Thursday, May 31, 2007

Newspaper Reprints: Smilin' Jack

Smilin'Jack is the first title in the second series that also appeared in the first series. Issues 5 and 10 in series I featured the flyer and his friends, lovers and enemies. Issue number 4 in series II is the first of 6 appearances. Jack graduated to his own series from Dell which ran for 8 issues. All the Dell issues reprinted the material from the Syndicate.

Zack Mosley was the creator of Smilin' Jack Martin, a knight of the skies. Mosley himself was an aviation enthusiast and flyer and brought that attitude and experience to his cast.

Born on Dec 12, 1906 in Hickory Oklahoma Mosley became interested in flying after an old Army Jenney made a forced landing on the family ranch in 1918. After graduating from High School Zack moved to Chicago where he studied art at the Chicago Academy of Fine Arts and the Chicago Art Institute.

Mosley submitted samples for an aviation strip to the various syndicates. Captain Joseph Patterson of the Chicago Tribune New York News Syndicate accepted the strip and on October 1, 1933 "On the Wing" debuted as a Sunday strip. The strip centered on the adventures of Mack Martin, an aviation student and his fellow student flyers. Mosley himself was a student at the same time and earned his pilots license on Friday November 13, 1933.

Captain Patterson changed the lead characters name to Jack and renamed the strip Smilin' Jack on December 31, 1933. The daily strip began on June 15, 1936. One of the most popular of the aviation strips it continued until Mosley retired on April 1, 1973, a forty year run.

Mosley was an avid flyer and was a member of the Civil Air Patrol and logged over 300 hours flying planes along the Atlantic Coast during the opening months of WWII. His strip and flying exploits put him in contact with famous pilots from pioneers Jimmy Doolittle to astronauts Buzz Aldrin.

Mosley died in 1994. His daughter Jill is the keeper of his legacy and has a website where she sells prints, original strip art and Mosley's autobiography "Brave Coward Zack".

Smilin' Jacks first Four Color appearance was in issue number 5 in Series I. At this time, I don't have a copy to review. See the want list for this and other issues needed to complete the series. If you have a copy that you can scan or are willing to loan or sell cheap, get in touch.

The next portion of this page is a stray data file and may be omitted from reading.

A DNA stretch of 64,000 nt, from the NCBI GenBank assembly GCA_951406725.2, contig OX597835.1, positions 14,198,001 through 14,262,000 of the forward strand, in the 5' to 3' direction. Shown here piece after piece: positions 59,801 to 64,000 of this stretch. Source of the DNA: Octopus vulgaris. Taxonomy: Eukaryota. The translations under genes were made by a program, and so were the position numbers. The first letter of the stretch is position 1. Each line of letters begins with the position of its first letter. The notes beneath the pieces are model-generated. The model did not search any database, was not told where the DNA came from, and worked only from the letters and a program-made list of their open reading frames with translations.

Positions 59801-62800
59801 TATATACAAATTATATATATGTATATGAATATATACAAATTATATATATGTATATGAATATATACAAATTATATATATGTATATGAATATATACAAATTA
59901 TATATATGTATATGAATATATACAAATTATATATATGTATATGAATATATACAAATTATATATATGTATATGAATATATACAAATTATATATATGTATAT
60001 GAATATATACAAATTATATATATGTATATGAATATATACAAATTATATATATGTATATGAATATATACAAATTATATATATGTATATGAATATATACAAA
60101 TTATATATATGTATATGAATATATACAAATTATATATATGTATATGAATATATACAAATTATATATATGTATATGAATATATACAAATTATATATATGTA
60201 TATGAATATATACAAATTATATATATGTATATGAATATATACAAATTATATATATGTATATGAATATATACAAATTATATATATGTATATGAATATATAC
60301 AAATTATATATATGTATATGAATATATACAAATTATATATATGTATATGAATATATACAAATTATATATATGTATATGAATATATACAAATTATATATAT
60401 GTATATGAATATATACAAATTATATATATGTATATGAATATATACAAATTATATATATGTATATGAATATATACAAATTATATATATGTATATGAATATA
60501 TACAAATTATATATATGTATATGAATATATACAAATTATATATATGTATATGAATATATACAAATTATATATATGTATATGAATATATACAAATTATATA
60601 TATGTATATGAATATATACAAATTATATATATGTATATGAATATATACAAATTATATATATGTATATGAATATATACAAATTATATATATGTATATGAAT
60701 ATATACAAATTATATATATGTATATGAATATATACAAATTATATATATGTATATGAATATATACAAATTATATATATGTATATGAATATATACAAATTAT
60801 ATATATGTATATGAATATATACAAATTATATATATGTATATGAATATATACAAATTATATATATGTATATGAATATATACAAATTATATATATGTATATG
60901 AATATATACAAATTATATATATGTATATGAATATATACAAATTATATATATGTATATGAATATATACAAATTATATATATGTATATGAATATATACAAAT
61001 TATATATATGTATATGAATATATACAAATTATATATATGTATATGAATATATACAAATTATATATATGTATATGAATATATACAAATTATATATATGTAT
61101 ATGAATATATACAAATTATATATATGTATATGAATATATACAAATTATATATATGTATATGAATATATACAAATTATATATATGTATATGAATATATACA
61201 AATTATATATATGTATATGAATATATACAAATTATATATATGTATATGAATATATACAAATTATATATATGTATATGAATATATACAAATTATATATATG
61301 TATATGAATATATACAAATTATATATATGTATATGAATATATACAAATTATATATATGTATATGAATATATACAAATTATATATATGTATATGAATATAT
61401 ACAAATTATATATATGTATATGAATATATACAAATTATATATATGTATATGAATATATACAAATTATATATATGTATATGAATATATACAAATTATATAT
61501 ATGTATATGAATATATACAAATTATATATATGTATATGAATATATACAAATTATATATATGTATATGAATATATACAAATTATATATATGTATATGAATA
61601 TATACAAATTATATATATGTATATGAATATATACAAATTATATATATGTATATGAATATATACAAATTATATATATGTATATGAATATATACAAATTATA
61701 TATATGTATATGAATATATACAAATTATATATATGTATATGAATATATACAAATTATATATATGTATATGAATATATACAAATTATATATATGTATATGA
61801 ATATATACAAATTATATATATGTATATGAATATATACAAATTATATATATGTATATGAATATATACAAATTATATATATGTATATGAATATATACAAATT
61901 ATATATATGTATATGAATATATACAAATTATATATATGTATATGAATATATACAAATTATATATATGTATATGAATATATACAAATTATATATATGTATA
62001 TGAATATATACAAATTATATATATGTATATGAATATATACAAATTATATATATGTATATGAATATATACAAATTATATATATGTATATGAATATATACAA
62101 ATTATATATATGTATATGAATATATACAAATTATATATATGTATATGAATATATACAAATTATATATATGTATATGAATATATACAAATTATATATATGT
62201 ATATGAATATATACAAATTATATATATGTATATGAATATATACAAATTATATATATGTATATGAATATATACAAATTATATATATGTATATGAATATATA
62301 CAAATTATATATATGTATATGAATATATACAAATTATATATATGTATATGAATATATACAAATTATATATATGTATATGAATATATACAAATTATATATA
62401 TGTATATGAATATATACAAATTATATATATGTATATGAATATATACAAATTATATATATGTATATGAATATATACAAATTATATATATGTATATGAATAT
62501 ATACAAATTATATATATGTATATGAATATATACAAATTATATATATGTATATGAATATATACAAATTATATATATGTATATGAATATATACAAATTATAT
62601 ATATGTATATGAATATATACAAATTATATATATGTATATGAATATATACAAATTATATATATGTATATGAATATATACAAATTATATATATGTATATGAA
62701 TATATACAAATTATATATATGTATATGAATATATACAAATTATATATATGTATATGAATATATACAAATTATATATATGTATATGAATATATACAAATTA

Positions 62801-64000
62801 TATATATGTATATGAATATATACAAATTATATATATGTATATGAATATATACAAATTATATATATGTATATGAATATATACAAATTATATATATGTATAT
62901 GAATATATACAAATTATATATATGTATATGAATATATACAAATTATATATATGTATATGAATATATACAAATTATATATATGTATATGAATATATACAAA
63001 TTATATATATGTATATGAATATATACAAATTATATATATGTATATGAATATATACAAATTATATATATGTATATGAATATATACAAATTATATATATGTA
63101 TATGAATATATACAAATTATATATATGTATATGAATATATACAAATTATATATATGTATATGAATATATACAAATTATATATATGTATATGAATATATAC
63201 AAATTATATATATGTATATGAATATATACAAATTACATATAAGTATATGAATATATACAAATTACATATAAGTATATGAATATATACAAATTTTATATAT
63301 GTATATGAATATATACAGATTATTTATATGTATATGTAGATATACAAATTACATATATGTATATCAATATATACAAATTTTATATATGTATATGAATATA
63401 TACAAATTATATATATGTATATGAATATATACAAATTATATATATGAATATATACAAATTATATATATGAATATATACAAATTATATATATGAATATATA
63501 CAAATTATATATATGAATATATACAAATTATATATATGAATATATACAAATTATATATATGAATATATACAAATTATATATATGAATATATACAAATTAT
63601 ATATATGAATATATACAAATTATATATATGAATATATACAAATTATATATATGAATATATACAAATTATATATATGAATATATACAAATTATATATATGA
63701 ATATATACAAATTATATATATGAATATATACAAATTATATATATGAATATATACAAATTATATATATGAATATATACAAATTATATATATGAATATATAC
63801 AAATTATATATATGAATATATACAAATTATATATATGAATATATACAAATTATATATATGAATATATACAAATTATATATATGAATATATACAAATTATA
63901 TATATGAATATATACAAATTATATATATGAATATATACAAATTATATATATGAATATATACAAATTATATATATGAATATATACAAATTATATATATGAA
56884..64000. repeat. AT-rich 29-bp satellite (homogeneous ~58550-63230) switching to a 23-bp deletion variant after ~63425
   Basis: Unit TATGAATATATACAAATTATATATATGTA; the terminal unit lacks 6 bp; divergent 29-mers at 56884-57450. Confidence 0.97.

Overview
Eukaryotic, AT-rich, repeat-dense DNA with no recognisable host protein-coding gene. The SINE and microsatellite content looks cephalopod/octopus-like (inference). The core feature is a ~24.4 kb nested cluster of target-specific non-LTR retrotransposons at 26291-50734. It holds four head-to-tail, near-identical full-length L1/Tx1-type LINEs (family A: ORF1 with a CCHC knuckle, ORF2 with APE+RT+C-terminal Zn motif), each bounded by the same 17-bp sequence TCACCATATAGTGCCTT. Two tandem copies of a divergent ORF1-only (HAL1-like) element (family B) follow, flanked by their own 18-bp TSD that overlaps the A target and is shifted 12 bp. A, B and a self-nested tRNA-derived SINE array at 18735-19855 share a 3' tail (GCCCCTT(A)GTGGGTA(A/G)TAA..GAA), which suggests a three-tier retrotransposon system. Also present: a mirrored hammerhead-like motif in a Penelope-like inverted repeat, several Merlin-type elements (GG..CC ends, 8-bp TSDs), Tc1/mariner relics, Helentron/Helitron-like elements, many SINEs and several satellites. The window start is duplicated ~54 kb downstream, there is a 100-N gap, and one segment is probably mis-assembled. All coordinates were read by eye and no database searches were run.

Check back for future updates on this issue.

Jack's second appearance is also in Series I, issue number 10. This one I have a scan made with microfiche as the source. The colors are a little washed out and it gets blurry when it's enlarged but it beats not having it all. If you look closely at both covers you can see that Jack is clean shaven. By the next issue Jack has grown his signature mustache, one of the few "good guy" characters to sport one. This issue reprints strips published in 1937-38.

As the issue opens on the inside front cover, Jack is disguised as a passenger on a South American airplane being piloted by two of his associates, Von Bosch, a German and Marcel, a Frenchman. Along with Sir Percy, an Englishman they make up the Legion of Lost Pilots, a group of ex-patriot flyers from the Great War. They attempt to extort the passengers of the airplane by threatening dangerous maneuvers unless they pay. Jack reveals himself and forces they back to the airfield.

They continue with other schemes, bombing ranches and selling fake parachutes to frightened passengers for outrageous amounts. Jack catches them again in a trap and fires them from Pedro's Brazilian Airline.

Meanwhile Jack's complicated love life involves Bonita, a local Senorita with designs upon him and his old flame Dixie, working as a "hostess" (the modern title is Flight Attendant) for an airline back in the States is on the verge of marrying Dude Duncan. Dude is a scoundrel, he dupes the airline and is rewarded for successfully landing his plane in the mountains after running into trouble. He promptly loses the money in a card game. He gets Dixie to give him more money om the pretense of buying furniture for their new home. However, he promptly heads to the casino where he runs into an old girl friend and loses the money.

All this time a letter that Dixie wrote to Jack telling him she will marry Dude unless he returns finally makes it's way around the world, only to fall into Bonita's hands. She holds it past the wedding date before giving it to Jack. But what Jack doesn't know is that the wedding was postponed. Duke returning from his drunken casino date crashed his car and had been unconscious in the hospital.

While Dude is in the hospital he flirts with all the nurses continuing to pull the wool over Dixie's eyes. Jack sends a congratulatory cable which Dude receives and destroys before Dixie can read it. Jack meanwhile is starting to fall for Bonita.

The Legion of Lost Pilots decides to finish Jack off by pushing him out of a plane. Marcel rebels and wounds the others saving Jack's life.